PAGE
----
Made more accessible through translation and anthologies, literature by Dalit writers from across the southern states and Odisha is adding a new note to our national conversation
HYDERABAD: In February this year, a young scholar named Rohith Vemula killed himself on campus at the University of Hyderabad. “...The value of a man was reduced to his immediate identity and nearest possibility. To a vote. To a number. To a thing. Never was a man treated as a mind. As a glorious thing made up of star dust,” he wrote in his searing suicide note.
Academic and writer K Satyanarayana says Rohith’s death put the Dalit question on the national agenda, changing the perception of Dalit issues from being about rural victimhood to an understanding of the new forms that caste and caste power take in the urban modern context.
“Rohith himself was part of the generation that grew up reading Dalit writing which has had a huge impact on student politics,” he says. By July, following the public flogging of a group of Dalits in Una, Gujarat, when Dalits took to protesting by leaving cow carcasses in front of government buildings, it was Vemula and his death that acted as a cross-country unifier.
Rohith Vemula’s death put the Dalit question on the national agenda, changing the perception of Dalit issues from being about rural victimhood to an understanding of the new forms that caste and caste power take in the urban modern context.
The Dalit struggle appears to have taken centrestage in India in the 125th year since the birth of Dr B R Ambedkar and 60 years since his death.The framer of the Constitution himself, a brilliant scholar and writer, has, according to writer and former Tamil Nadu MLA Ravikumar, come to occupy significant space in mainstream discourse this year.
In this context of significant political churning, Express takes a look at the literature produced by Dalit writers from across the southern states and Odisha.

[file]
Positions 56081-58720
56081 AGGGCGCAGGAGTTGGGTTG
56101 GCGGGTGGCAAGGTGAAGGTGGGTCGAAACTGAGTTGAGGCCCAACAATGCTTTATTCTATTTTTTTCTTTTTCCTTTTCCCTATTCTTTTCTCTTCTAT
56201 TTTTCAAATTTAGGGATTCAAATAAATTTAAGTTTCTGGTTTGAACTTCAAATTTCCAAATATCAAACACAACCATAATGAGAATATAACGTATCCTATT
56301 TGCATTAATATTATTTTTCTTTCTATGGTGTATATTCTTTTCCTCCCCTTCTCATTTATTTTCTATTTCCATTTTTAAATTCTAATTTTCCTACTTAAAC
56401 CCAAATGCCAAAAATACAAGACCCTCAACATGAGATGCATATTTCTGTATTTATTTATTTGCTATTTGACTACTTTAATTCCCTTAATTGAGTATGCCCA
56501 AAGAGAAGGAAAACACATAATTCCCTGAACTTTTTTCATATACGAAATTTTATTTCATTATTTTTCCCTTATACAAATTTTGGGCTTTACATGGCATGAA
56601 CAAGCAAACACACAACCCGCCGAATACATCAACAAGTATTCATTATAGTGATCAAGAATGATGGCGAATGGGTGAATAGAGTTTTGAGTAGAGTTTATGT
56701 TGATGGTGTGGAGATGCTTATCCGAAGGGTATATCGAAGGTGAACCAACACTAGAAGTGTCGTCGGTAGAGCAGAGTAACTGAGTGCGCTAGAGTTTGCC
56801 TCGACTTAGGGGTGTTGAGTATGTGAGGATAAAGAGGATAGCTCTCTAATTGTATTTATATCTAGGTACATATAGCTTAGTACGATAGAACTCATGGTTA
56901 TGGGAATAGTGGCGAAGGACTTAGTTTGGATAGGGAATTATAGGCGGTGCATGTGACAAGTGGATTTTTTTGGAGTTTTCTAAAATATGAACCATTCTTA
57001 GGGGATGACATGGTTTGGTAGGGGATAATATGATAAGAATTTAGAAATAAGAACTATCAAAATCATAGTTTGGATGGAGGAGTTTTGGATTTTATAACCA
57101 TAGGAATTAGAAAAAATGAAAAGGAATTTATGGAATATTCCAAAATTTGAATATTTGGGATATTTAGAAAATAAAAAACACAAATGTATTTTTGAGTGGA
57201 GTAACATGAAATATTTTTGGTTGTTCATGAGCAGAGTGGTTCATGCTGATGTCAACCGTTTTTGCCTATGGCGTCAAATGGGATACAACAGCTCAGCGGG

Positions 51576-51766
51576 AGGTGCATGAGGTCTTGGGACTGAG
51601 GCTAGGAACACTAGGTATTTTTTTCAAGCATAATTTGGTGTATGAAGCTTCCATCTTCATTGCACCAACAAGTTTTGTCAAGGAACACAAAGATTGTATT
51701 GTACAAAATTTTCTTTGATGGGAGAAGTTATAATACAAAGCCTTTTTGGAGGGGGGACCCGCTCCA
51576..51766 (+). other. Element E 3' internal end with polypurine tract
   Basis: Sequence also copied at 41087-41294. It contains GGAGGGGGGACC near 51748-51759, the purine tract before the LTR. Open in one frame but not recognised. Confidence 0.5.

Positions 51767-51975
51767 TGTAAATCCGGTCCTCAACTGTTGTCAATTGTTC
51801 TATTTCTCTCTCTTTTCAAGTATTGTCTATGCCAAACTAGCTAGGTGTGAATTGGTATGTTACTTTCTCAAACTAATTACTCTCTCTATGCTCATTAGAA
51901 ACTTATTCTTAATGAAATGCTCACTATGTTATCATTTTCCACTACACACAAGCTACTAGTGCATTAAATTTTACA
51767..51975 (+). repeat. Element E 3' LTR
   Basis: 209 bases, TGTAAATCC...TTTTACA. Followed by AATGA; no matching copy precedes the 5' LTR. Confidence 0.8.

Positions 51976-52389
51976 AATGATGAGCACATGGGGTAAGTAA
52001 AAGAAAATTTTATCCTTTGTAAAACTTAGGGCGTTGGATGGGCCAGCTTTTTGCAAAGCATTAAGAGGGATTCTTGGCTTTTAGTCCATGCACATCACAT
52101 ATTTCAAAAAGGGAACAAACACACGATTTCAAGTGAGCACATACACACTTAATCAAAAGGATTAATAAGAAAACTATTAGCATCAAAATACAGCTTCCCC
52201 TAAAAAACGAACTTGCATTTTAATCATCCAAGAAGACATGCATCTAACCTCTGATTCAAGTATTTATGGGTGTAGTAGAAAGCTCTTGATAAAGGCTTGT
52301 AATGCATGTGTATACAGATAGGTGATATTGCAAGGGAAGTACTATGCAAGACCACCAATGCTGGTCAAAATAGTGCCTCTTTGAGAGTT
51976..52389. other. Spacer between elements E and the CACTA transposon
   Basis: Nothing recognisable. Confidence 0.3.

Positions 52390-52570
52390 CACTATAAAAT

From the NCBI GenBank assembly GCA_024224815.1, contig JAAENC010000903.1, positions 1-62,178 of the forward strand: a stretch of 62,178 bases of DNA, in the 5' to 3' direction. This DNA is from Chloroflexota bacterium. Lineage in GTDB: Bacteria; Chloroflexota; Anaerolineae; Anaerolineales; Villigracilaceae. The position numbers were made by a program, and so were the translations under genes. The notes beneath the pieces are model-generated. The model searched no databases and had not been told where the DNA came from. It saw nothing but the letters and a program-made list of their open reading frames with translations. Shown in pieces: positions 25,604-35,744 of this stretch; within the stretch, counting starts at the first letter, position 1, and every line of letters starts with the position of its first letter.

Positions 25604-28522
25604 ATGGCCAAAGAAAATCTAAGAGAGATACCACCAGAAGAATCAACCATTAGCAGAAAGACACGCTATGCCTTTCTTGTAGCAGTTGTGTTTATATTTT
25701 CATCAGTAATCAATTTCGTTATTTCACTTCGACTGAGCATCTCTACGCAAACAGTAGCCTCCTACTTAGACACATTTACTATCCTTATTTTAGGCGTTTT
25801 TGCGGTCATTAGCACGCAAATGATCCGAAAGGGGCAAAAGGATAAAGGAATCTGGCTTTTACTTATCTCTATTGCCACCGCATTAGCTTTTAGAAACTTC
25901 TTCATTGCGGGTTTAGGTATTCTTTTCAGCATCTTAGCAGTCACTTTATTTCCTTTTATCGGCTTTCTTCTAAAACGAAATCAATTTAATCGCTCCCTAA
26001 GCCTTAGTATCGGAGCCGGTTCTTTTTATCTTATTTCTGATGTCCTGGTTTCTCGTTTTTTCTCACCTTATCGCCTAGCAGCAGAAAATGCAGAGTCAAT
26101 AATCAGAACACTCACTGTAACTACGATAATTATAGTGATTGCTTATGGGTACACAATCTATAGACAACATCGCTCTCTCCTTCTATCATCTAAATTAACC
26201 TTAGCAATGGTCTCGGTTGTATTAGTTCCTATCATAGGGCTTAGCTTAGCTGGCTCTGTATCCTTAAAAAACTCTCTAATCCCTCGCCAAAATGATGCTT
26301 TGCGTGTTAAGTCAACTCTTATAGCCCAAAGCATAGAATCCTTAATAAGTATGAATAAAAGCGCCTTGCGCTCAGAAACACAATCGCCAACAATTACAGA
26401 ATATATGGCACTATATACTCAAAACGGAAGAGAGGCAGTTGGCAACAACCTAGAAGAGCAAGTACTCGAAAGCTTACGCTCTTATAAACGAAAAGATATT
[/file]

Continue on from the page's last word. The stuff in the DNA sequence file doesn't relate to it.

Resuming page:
Humorous, scathing, evocative and fierce, these pieces now accessible to ‘mainstream’ readers — and Dalits — through translation into English showcase the aspirations of a people too often viewed solely through the lens of victimhood and oppression.
“Writing by Dalits has been in existence in the regional languages for a very long time but not taken seriously by academics and canon-oriented critics,” says Mini Krishnan, editor (Translations) at Oxford University Press, which has published these works in anthologies.
However, the works have become more accessible in the past five years or so, she adds. Satyanarayana, who studied at the University of Hyderabad, speaks of how the works, which started becoming accessible in the 1990s, influenced the formation of Dalit student groups.However, Ravikumar believes that the literary and political movements of Dalits have not always complemented each other.
While they have in Maharashtra and Karnataka where writers have also been activists, they have done so less in states like Tamil Nadu. Further, the Dalit writing of different regions — which came to the fore in Maharashtra in the 1960s, the South in the 1990s and now in Hindi — is grounded firmly in the politics and history of the region itself, even as some experiences transcend them.
So while Satyanarayana observes that Rohith’s suicide inspired a huge amount of literary and cultural work across several parts of India, Ravikumar believes there is still a long way to go in the coming together of writers and political experiences.In this context, by presenting selections of Dalit writing, Express seeks to add more voices and dimension to a conversation that is finally beginning to be had on a national level.